Stressful environments have a profound impact on children. The prevailing view is that adverse experiences in childhood impairs the mind and derails development. In contrast, the current research draws on the specialization hypothesis, which proposes that children should develop specialized cognitive abilities that are adapted to adverse environments. This view focuses on the strengths of people who have experienced adversity instead of exclusively on their weaknesses. In this dissertation, I test how different learning abilities might be enhanced by exposure to early adversity. I conducted four experimental tests of this hypothesis in relation to reversal learning performance, examining how growing up in unpredictable versus predictable environments are associated with different learning strategies. I hypothesize that growing up in a more predictable environment should be associated with the use of learning strategies that integrate information over longer periods of time, whereas growing up in a more unpredictable environment should be associated with learning strategies that rely on recent information. Furthermore, based on previous studies, I hypothesize that such learning strategies should be activated by the threat of uncertainty in the current environment. Across 4 experiments, I tested how exposure to childhood unpredictability impacts both overall reversal learning performance and trial-by-trial learning styles and tested whether current, experimentally manipulated cues of economic uncertainty modulated reversal learning outcomes. Findings were mixed and inconsistent. On average, overall indicators of reversal learning performance seem to be impaired by exposure to greater childhood unpredictability. For trial-by-trial learning performance, there were some main effects of childhood unpredictability, but they were inconsistent across experiments. Finally, for all outcomes and experiments, the current context did not moderate the effect of early childhood. I discuss possible explanations for these inconsistent findings and lay out new avenues for future research. Despite these inconsistent findings, this research remains important because it could help to identify the types of learning strategies that are most effective for success among people from disadvantaged backgrounds.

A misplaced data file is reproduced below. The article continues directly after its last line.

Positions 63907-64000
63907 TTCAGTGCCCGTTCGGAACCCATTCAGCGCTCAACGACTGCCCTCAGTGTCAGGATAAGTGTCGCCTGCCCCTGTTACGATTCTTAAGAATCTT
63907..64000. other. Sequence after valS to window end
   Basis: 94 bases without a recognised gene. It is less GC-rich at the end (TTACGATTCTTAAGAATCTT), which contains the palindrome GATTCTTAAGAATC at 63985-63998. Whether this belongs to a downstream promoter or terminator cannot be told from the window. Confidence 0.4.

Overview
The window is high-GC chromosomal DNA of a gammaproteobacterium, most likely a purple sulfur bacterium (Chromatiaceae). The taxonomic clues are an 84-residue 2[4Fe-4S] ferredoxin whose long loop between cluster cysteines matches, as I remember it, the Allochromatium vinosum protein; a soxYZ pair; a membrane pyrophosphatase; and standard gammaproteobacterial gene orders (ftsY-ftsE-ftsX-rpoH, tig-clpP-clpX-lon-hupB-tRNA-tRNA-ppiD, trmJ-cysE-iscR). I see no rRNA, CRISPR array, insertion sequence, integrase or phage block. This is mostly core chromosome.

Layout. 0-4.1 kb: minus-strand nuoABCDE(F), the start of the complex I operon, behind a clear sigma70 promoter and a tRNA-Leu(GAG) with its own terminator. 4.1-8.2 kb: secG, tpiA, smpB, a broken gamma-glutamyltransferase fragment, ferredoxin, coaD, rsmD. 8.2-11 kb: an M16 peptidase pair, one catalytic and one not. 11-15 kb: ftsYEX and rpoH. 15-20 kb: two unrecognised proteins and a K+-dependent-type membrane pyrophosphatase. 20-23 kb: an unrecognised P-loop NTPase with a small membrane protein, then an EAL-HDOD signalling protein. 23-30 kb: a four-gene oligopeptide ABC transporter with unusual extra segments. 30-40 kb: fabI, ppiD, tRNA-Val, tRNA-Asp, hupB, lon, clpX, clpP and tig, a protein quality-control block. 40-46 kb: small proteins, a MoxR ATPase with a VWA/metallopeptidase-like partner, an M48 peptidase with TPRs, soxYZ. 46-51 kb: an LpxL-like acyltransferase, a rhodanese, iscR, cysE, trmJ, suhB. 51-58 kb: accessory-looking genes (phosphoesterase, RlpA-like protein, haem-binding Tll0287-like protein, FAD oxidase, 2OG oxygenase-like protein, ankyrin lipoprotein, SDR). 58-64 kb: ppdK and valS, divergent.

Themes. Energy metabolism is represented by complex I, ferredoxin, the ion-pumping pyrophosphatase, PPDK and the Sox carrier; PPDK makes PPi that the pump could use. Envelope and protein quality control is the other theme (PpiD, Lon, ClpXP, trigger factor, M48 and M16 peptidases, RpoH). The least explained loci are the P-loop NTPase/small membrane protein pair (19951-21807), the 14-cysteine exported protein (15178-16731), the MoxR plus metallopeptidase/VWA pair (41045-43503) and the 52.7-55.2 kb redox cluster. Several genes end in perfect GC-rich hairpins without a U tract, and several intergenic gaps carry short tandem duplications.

University of Minnesota Ph.D. dissertation. July 2019. Major: Psychology. Advisor: Jeffry Simpson. 1 computer file (PDF); vii, 71 pages.
The Cognitive Consequences of Childhood Adversity: An Investigation of Feedback Learning Strategies and the Sensitized-Specialization Hypothesis.
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